Sigmundsherberg - Flowering violets on the lawn of the camp's Italian war cemetery

Checco running alone, all grown up in Europe, walking in the footsteps of his grandfather and stopping in Austria. Astounded, dumbfounded, with a lump in his throat, he kneels on the lawn of an Italian war cemetery in an unknown camp of the Austro-Hungarian empire to say a prayer for the grandfather's friends who did not make it home, who remained there forgotten by everyone, naked in their mass graves, covered in the spring by a mantle of thousands of violets: humble, hidden, like those young men. It is the Sigmundsherberg camp in Austria that will precede the other two camps where my grandfather was sent to forced labour: Josikafalvain Transilvania, Vinkovci, in Croatia. A hundred years ago, after being numbered and labelled, my grandfather spent Christmas in the concentration camp of Sigmundsherberg, stripped of his clothes and wearing paper, a prisoner distressed by a dark and painful nostalgia for his mother, thinking of what she would have lovingly prepared for him, while he shared in four parts among his three friends a loaf of black bread "cracking under the teeth," even weighing crumbs on a small wooden scale, sleeping on the ground, without straw, clutching his companions so as not to die from the cold. Worse than a beast! Italy does not know anything of the social history of the poor Italian people who had neither borders nor nations nor ideologies, but who were only men.


Excerpt from the book of souvenirs by grandfather Peppe, Cermaria Elmo: old calendar sheets from 1974 and 1977, given to his grandson Francesco Nicolini as a wedding gift

One of these men, with the uniform of the "enemy" but who spoke Italian, helped on his feet my grandfather, a prisoner, thrown to the ground, crying from despair and hunger, and gave him a piece of bread to somewhat appease his hunger: more than brothers with different uniforms, uniforms that they would never have wanted to wear, guns or bayonets that they would never have wanted to put their hands on. On November 2, 2017, in Austria, in the cemetery of the camp, we offered the citizens of Sigmundsherberg, who were eager to see the arrival "of the Italian young people," ceramic violets, like the one that I am wearing on my heart, explaining to them that they are to us the symbol of every fallen and forgotten Italian soldier. With tears in their eyes, the citizens of Sigmundsherberg moved us deeply while standing up in front of our flag together with their Mayor shouting, "Viva Italia"! We all cried together! Italians and Austrians had never done this before! Last Christmas 2017, I sent my best wishes to the Mayor of Sigmundsherberg, Franz Goed, who, as a sign of respect for our country, replied in Italian: "My dear friend Francesco! Thank you for your moving words. Last weekend I attended many pre-Christmas celebrations, meeting people of all ages, and I read them your letter. One hundred years later, we live in friendship and peace in a united Europe. For this we must be grateful, but we must not forget. Every time I pass in front of the camp cemetery, I think of your grandfather and pray for him, and I think of our funeral ceremony. Bring this message to Italy "To the many descendants of those fathers, grandfathers and great-grandfathers, I promise that here in Austria we will honour them with dignity and pay tribute to their memory" I wish you a Merry Christmas and a happy new year 2018. Viva Italia. Your friend Francesco (I am honoured that we share the same name) and the Sigmundsherberg family."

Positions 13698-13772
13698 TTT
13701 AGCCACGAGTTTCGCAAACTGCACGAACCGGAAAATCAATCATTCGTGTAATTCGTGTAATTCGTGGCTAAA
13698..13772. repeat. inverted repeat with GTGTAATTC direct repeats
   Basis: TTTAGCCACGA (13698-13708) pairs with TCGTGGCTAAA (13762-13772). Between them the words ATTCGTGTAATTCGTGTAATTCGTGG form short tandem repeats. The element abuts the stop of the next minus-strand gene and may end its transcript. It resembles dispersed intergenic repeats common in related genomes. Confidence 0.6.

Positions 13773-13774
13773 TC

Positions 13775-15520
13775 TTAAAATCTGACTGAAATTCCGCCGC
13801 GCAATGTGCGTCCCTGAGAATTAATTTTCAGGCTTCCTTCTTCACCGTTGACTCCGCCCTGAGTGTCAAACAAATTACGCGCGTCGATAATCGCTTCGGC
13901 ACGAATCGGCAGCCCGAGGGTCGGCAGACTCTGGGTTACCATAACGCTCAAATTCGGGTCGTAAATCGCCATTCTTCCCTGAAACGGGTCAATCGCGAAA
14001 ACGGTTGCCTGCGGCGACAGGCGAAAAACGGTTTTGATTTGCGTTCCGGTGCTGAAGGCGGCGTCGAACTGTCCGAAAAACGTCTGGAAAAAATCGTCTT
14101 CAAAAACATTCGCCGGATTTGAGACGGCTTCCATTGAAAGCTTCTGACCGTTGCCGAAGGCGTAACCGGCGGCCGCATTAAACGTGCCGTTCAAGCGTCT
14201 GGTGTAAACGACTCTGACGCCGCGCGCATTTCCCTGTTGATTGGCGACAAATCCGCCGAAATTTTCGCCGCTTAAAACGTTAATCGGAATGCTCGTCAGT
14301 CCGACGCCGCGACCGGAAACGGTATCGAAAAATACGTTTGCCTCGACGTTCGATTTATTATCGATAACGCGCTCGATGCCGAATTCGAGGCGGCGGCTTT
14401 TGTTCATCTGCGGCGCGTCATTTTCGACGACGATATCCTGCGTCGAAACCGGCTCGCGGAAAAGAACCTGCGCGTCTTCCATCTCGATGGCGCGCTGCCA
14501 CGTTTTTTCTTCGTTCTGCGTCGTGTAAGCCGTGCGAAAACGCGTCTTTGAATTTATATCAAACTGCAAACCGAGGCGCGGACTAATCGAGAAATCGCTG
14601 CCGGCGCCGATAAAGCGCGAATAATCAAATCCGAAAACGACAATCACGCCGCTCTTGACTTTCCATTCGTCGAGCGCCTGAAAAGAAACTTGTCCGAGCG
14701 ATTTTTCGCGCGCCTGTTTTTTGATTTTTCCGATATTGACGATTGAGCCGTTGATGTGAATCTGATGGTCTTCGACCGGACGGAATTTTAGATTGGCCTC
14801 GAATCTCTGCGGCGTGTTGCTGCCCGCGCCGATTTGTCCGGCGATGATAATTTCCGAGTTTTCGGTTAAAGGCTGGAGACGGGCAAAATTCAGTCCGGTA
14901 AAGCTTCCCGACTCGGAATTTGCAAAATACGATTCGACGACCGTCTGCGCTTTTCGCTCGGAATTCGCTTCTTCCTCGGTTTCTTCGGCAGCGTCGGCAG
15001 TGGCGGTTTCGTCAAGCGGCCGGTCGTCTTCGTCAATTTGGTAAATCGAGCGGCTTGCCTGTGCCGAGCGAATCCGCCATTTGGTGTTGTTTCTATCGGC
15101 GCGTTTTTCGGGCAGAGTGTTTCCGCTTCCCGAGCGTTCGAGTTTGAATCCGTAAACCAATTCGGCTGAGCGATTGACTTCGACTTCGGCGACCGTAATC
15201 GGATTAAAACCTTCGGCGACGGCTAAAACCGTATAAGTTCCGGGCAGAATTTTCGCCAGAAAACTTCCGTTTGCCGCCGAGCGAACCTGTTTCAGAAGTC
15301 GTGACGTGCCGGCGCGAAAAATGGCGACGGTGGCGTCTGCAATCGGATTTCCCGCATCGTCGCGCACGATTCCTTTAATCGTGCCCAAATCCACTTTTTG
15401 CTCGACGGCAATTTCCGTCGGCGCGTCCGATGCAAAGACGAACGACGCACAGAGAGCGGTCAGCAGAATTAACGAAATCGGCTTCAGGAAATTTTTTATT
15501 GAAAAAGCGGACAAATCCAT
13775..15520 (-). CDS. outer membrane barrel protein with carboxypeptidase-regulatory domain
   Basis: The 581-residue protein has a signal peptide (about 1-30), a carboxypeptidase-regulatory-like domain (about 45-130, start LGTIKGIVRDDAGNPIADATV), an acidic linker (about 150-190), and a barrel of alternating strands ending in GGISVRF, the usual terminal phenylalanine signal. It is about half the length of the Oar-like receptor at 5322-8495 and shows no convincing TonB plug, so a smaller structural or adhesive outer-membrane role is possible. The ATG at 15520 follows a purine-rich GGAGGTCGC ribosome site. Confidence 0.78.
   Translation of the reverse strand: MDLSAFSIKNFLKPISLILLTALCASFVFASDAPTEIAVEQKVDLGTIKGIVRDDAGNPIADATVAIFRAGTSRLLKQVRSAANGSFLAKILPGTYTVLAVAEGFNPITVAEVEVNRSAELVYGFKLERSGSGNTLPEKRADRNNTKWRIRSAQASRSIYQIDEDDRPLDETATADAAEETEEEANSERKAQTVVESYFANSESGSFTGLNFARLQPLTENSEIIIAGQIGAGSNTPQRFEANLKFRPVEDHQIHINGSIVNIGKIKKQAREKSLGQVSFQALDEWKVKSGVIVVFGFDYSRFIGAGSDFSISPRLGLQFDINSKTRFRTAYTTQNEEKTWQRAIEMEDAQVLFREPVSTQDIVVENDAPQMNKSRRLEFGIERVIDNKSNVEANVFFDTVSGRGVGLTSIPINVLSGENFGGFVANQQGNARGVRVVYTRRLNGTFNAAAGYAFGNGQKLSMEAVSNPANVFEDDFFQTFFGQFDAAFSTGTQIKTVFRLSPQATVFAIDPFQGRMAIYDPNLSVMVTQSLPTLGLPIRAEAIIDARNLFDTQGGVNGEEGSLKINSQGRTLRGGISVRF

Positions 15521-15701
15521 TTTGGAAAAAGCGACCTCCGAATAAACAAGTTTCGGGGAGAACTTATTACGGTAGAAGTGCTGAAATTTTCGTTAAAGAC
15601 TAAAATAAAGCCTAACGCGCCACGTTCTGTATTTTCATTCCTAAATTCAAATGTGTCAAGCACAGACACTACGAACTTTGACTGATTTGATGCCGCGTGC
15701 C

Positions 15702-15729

Sigmundsherberg, the monument erected in 1917, at the expense of camp prisoners, to remember their friends with this inscription: ITALIAN PRISONERS OF WAR TO THEIR DEADù

After having distributed "my grandfather's book" in some universities, on April 12, 2018, during the visit of the students of the ITTS G. Marconi of Forlì, Austria, through Mayor Franz Goed, dedicated the Italian war cemetery of the Sigmundsherberg camp to my grandfather with these words written in Italian, in German and in English: "In memory of all our grandfathers we dedicate this place to Mr. Cermaria Elmo infantryman in the First World War." I had to go to Austria to find what our grandfathers, for a century, have never had back from Italy: the honour and the dignity men had when they left for the war. Austria remembering prisoners in addition to their own soldiers seems to me a great sign of civility. Here we do not even remember our own dead.

Sigmundsherberg, April 12, 2018 From left: Francesco Nicolini and the Mayor of Sigmundsherberg, Franz Goed, during the dedication of the war cemetery to Cermaria Elmo, grandfather PeppeLet us ask ourselves what future may have a country which forgets and does not respect its dead! To make news today we need more than the "discovery" of an unknown Italian cemetery in an Austrian concentration camp. Here, after Caporetto, 300,000 Italian prisoners have passed, condemned by their generals and forgotten by an indifferent Italy that has lost its memory and its conscience! We know nothing about one hundred thousand of these boys as though they disappeared and never existed! Honouring with affectionate respect the life and memory of my grandfather, who ends his manuscript without any rancour, but only with an affirmation, "VIVA L'ITALIA," also helps me to redeem the suffering and death of all the grandfathers of that Italy, fostering greater awareness for the new generations. At the end of my speech during the Pesaro event, I gave these papers to Serena, a six-year-old girl who assisted with her family at the presentation. Serena promised me, crossing her little fingers and kissing them, as children do, that she will read these notes when she is older, when she is able to think for herself and understand, without conditions. I now have nothing left to do but what I promised my grandfather, "to continue raising awareness."

Students from the ITTS G. Marconi of ForlÏ along the path that leads to the Italian war cemetery of the Sigmundsherberg camp where is placed the image with a dedication to Cermaria Elmo, grandfather Peppe, infantryman of the Great War